Currently, Invesco trades at a share price of $18.06 with a price-to-earnings ratio of 15.44, which is higher than its five-year average P/E of 13.19. By contrast, its current dividend yield of 6.81% is higher than its five-year average dividend yield of 4.21%. This mixed picture makes it imperative to establish what fair value for Invesco is.

To determine fair value, I will first divide the current P/E by the historical market average of 15 to get a valuation ratio of 1.03 (15.44 / 15 = 1.03), and then divide the current share price by this valuation ratio to get a first estimate for fair value of $17.53 (18.06 / 1.03 = 17.53). Then, I will divide the current P/E by the five-year average P/E to get a valuation ratio of 1.17 (15.44 / 13.19 = 1.17), then divide the current share price by this valuation ratio to get a second estimate for fair value of $15.44 (18.06 / 1.17 = 15.44).

Next, I will divide the five-year average dividend yield by the current dividend yield to get a valuation ratio of 0.62 (4.21 / 6.81 = 0.62), then divide the current share price by this valuation ratio to get a third estimate for fair value of $29.13 (18.06 / 0.62 = 29.13). Finally, I will average out these three estimates to get a final estimate for fair value of $20.70 (17.53 + 15.44 + 29.13 / 3 = 20.70). On the basis of this estimate, the stock is undervalued by 15%.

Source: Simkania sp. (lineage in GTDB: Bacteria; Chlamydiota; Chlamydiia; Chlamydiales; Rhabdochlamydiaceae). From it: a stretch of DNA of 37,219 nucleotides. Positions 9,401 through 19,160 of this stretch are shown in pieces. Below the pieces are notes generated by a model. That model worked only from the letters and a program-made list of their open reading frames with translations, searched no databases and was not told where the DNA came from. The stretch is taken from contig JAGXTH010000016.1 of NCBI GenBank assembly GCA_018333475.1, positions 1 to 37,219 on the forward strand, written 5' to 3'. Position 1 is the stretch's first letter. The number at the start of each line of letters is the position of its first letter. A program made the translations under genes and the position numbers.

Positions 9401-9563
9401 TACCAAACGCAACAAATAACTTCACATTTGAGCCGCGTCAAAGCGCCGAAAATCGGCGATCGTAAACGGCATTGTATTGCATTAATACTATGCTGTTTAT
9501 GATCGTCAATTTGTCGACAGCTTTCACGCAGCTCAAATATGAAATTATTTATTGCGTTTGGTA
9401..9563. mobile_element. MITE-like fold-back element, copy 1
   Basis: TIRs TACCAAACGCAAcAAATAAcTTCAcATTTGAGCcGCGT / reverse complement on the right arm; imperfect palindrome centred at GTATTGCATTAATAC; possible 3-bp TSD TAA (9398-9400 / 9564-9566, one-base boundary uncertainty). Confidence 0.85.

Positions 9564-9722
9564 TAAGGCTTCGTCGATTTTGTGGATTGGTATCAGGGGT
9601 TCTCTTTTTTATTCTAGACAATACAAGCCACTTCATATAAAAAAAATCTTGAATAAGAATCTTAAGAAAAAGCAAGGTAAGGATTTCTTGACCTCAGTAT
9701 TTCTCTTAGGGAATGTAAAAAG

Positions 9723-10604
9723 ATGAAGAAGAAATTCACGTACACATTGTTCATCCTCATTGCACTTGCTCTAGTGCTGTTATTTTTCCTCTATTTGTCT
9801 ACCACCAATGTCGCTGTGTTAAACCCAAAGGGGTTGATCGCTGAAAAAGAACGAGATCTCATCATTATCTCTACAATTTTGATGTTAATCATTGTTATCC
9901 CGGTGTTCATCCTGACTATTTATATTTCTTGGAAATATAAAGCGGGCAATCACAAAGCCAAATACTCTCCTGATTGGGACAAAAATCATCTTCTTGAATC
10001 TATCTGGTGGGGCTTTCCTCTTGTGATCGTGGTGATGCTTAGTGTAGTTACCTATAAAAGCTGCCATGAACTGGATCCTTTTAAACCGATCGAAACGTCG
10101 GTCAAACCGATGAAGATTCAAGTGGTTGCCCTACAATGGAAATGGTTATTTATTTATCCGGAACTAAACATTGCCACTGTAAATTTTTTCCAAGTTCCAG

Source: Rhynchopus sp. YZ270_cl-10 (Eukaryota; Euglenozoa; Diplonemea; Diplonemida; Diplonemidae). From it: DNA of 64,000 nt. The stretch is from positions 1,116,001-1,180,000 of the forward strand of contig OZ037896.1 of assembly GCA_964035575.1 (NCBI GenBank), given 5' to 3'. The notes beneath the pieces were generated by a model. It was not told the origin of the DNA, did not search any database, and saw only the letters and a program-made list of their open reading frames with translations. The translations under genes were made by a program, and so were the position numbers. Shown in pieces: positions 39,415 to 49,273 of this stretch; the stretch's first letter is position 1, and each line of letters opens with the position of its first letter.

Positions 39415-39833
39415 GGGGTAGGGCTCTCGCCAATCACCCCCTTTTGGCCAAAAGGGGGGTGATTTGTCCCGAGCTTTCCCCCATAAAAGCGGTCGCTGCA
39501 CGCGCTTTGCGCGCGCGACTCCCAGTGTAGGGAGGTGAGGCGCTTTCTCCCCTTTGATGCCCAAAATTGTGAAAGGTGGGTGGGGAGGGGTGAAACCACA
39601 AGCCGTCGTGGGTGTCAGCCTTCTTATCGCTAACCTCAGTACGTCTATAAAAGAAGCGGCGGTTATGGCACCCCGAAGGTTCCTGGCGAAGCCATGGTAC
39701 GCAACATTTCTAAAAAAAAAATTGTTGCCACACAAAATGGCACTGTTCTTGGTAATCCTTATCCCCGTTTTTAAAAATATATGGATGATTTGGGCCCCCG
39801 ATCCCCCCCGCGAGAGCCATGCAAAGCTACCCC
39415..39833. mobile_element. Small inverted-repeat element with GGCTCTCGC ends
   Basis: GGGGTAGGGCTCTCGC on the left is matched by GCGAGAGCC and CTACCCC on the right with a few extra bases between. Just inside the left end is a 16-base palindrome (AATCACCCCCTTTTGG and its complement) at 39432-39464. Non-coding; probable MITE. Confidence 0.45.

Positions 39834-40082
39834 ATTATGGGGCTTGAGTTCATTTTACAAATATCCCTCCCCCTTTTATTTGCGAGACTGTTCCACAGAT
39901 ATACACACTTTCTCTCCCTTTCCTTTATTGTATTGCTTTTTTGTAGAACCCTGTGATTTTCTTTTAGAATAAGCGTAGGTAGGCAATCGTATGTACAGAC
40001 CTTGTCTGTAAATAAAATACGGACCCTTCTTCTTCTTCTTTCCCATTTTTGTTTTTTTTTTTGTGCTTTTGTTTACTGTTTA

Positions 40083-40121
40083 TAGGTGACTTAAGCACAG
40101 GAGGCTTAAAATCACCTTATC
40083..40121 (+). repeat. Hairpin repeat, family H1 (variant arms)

In summary, while Invesco has had some bearishness, it is my contention that this bearishness is unjustified. The business is a solid one due to its diversified operations, its indispensability, and its strong financial position. At a 15% discount, it currently offers a sustainable 6.81% dividend, and is consequently a stock I have no hesitation in recommending.

Disclosure: I/we have no positions in any stocks mentioned, but may initiate a long position in IVZ over the next 72 hours. I wrote this article myself, and it expresses my own opinions. I am not receiving compensation for it (other than from Seeking Alpha). I have no business relationship with any company whose stock is mentioned in this article.